Elance - Freelancer Community Characteristics
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General Quality and Professionalism Level
My overall assessment of the quality and professionalism of the Elance freelancer community is average to above average. This varies widely from one category to the next, and of course there are many exceptions. But on the whole, I believe most Elance freelancers do a decent job, and some do very good work. I fully expect this estimation to be criticized in both directions: Elance and some of those who like the site will think I am being too harsh, while many professional level freelancers, frustrated with the number of below-average providers on the site, will say I am being too generous.
Obviously, this is a subjective and imprecise assessment; it is based on my overall impressions after considerable experience being in the community, but it’s not like I can objectively analyze thousands of individuals. In making this judgment, I am trying very hard to be fair, and not to fall into the trap of being swayed by outliers that get a disproportionate amount of attention. While it is true that there are plenty of unprofessional, poor quality providers on Elance, there are also many very good ones.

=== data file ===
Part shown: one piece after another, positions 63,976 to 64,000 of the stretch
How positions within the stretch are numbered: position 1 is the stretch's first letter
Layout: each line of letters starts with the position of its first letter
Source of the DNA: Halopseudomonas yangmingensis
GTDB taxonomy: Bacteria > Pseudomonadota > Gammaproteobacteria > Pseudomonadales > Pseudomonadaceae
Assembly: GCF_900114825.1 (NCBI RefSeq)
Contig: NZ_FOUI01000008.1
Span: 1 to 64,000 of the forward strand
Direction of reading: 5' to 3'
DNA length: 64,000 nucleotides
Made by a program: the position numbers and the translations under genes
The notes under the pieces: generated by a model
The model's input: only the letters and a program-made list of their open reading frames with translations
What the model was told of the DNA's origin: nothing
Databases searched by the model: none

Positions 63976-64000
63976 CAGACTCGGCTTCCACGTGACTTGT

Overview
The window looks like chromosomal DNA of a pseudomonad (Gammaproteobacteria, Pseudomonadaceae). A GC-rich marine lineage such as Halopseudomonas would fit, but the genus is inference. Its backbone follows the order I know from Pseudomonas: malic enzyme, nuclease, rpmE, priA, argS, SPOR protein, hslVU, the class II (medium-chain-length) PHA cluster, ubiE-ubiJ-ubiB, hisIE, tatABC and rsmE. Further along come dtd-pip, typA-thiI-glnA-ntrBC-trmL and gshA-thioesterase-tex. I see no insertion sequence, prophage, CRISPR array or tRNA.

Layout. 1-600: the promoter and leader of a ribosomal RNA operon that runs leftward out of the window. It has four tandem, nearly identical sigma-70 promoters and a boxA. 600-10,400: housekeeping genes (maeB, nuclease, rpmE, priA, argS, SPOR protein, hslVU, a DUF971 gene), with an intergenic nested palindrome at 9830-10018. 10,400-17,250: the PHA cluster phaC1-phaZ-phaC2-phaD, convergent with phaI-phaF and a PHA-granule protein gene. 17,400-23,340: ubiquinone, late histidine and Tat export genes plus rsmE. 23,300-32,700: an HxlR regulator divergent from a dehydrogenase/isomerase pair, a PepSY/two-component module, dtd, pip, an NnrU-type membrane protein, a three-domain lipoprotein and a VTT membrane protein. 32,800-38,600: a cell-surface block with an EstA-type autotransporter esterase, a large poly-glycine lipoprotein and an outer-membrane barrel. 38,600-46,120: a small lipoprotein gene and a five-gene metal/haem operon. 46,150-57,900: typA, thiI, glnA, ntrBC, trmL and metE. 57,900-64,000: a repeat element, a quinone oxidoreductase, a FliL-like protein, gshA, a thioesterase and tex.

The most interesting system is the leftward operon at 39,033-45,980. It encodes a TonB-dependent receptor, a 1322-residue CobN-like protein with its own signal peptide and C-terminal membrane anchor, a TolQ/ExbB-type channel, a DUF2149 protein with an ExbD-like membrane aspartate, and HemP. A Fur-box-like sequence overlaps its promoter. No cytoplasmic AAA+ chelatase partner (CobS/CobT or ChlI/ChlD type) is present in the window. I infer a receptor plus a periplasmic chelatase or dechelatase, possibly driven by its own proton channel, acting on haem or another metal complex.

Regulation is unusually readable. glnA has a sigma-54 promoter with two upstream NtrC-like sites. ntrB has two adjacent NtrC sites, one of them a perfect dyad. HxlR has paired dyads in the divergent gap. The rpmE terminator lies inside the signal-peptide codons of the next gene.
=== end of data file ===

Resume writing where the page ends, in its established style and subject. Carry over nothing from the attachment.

I also need to point out that I am “grading on a curve” here: I’m comparing Elance to other sites. Elance definitely does not have the consistent high quality of freelancers that some specialty sites do, but it is much better than most of other sites of its size.
I do have to say, though, that I believe the overall trend in terms of provider quality on Elance has been downward for some time, and that this is likely to continue. Elance has steadfastly refused to implement policies that would favor higher quality project listings and a more professional base of freelancers, despite many suggestions and requests. The company continues to market the site towards non-professionals, trying to expand its provider base quickly at the expense of expertise, and portraying its contractors as “online workers” rather than independent contractors.
Recent policy changes, such as allowing the $50 minimum bid to be bypassed, and letting clients post projects without funds verification, are also reducing overall project quality, and leading many better providers to seek greener pastures. There are many professional level providers who are losing interest in trying to compete on price with overseas workers and are moving out of online freelancing entirely.
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Last Site Update: October 21, 2011
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